Facebook’s ‘TheFind’ Another Example: ‘If You Can’t Build It, Buy It’

Never to be outbeat, Zuckerberg's been wise enough to keep a finger on the pulse of consumer preferences in tandem with a keen eye on advertising opportunities. In so doing, one year ago, he shelled out an astronomical $19 billion to acquire the mobile messaging app WhatsApp. To put this in perspective, this one purchase was 19-times what he spent on Instagram in 2012 - and another example of Zuckerberg’s now standard modus operandi: If you can’t build, buy it!

It’s a find . . .

On March 13th, it was announced he had gone and done it again. This time his sights were set on a ‘shopping search engine’ called TheFind.com. For an undisclosed amount, this acquisition signaled the social networking giant’s continued aspirations in two of the Internet’s biggest money-makers ~ namely, search and e-commerce

Prior to the acquisition, TheFind, founded in 2006, had raised $26 million in venture capital from Bain Capital Ventures, Lightspeed Ventures, Redpoint Ventures, and Cambrian Ventures.

Google-like

As much as he’s wanted it, up till now Zuckerberg has never quite been able to get his arms around creating his own search engine. One his most noted epic fails of the past occurred in 2013 when he launched ‘Graph Search.’

With an exponential amount of hype, and little else to back it up, it appeared Zuckerberg’s hubris got the better of him, until he came to his senses. In a Bloomberg Business article, he joined his critics with some self-effacing humor when he responded to those who said that Graph Search worked about half the time: “That’s being generous!”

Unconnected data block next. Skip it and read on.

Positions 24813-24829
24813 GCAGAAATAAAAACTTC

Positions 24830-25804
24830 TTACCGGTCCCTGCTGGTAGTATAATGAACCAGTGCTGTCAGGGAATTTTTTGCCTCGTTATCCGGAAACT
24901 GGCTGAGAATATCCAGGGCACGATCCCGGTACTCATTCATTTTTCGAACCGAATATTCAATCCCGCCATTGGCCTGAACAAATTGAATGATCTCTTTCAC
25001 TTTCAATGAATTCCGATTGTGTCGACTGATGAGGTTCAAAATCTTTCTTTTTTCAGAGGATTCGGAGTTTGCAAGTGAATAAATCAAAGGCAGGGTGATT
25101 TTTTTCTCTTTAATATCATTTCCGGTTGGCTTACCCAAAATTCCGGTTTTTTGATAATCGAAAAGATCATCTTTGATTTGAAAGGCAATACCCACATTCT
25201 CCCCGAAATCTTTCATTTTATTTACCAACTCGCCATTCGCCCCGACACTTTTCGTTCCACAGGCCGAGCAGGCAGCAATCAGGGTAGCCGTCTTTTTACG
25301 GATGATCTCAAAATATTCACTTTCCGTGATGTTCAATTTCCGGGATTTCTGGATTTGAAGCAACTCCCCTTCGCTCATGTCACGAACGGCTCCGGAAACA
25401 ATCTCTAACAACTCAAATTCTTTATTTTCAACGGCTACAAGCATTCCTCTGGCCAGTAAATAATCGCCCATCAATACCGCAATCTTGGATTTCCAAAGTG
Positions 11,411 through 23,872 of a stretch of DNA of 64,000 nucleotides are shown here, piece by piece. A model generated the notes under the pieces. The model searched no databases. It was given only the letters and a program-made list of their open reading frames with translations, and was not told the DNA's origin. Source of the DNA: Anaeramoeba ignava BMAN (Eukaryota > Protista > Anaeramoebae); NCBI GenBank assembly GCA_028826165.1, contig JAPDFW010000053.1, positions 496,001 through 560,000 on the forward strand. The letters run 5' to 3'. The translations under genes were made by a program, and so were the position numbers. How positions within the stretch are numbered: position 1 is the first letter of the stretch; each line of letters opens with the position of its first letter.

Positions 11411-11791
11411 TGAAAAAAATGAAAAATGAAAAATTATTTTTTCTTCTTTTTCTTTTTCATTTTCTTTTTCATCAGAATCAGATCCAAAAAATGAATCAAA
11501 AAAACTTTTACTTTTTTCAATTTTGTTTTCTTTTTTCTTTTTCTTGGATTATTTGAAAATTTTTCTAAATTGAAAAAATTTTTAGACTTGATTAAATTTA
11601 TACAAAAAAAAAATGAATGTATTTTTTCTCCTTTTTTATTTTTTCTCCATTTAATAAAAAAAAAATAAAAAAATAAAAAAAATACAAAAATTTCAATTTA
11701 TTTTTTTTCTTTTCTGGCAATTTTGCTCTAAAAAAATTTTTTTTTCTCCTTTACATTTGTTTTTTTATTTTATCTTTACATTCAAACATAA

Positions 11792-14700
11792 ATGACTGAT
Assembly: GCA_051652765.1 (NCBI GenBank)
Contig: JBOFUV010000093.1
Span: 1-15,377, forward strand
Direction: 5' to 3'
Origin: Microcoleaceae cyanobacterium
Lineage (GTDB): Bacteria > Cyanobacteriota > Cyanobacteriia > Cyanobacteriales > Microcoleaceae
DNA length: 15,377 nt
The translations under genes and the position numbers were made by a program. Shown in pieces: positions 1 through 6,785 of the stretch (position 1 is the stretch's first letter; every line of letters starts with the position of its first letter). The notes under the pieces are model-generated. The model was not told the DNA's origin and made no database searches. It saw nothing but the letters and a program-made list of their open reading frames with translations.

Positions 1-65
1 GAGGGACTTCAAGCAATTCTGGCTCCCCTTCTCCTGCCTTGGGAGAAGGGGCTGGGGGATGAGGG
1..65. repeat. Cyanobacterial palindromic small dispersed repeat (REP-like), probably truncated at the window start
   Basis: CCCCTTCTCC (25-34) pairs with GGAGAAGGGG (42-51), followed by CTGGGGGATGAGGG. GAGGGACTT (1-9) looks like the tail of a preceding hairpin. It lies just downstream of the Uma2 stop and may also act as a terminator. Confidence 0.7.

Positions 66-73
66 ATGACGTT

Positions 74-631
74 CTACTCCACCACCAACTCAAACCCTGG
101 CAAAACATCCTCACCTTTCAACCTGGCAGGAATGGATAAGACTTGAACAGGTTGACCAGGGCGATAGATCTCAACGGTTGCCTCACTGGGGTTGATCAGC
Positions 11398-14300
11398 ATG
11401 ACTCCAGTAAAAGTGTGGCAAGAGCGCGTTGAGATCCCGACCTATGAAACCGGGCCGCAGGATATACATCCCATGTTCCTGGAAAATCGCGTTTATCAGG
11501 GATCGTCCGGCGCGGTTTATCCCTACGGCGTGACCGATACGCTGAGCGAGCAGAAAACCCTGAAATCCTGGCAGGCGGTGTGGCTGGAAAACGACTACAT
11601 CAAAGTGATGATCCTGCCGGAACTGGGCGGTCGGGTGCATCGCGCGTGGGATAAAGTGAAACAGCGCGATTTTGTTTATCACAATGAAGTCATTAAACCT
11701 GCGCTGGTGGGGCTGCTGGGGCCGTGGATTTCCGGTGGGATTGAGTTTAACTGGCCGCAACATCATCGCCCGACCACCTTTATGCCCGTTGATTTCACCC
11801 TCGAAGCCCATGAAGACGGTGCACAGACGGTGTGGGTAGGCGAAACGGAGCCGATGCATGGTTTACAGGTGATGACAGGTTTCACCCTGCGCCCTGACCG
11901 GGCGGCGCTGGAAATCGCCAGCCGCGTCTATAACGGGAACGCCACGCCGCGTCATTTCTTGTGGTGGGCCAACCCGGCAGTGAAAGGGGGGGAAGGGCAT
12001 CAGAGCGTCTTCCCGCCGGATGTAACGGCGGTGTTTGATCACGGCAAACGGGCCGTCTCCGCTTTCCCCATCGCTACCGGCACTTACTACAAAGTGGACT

Shop till you flop?

On the e-commerce side of the equation, the company’s desire to recruit retailers also never really proved successful. Retailers like Gamestop, J.C.Penny and Nordstroms Inc. opened as fast as they closed. Even though F-commerce was hailed as the next big thing just a few short years ago, Zuckerberg is probably best served by having TheFind.com team lead the charge from this point forward.

“There was a lot of anticipation that Facebook would turn into a new destination, a store, a place where people would shop,” said Sucharita Mulpuru, an analyst at Forrester Research in Cambridge, Massachusetts in a telephone interview. “But it was like trying to sell stuff to people while they’re hanging out with their friends at the bar.”

Just building it doesn’t mean it will come . . .

Fortune correspondent Erin Griffith was right on the mark when he noted that, “although Facebook continues to grow revenues at an impressive rate, the 11-year-old, with just over 9,000 employees is no longer a startup. As a result, it is learning a lesson picked up by many maturing tech companies: If you can’t build it, buy it.”

So now that the onus has been skillfully transferred from Zuckerberg to the collective shoulders of the TheFind team, let’s see if that’s enough of an effort to beat the Big G at their game. In so doing, Facebook is definitely positioning itself as the ‘little engine that could, no?

But wait a minute - haven’t a couple of other competitors been after the same brass ring for a while now as well?

According to a recent TechCrunch report, Google’s search market share is actually in decline. In reporting its Q4 2014 earnings, it appeared that Google’s share of U.S. searches, excluding mobile actually dipped below 75% for the first time since July 2008 - and little ole Yahoo overtook Bing as the second-largest search engine when counting desktop, console, table and smartphone queries.

So, maybe Zuckerberg should have been out recruiting previous Google execs instead of buying up yet another software company.

After all, Marissa Ann Mayer was the Vice President of Google Product Search for over ten years until she was appointed President and CEO of Yahoo in July, 2012. Get the picture?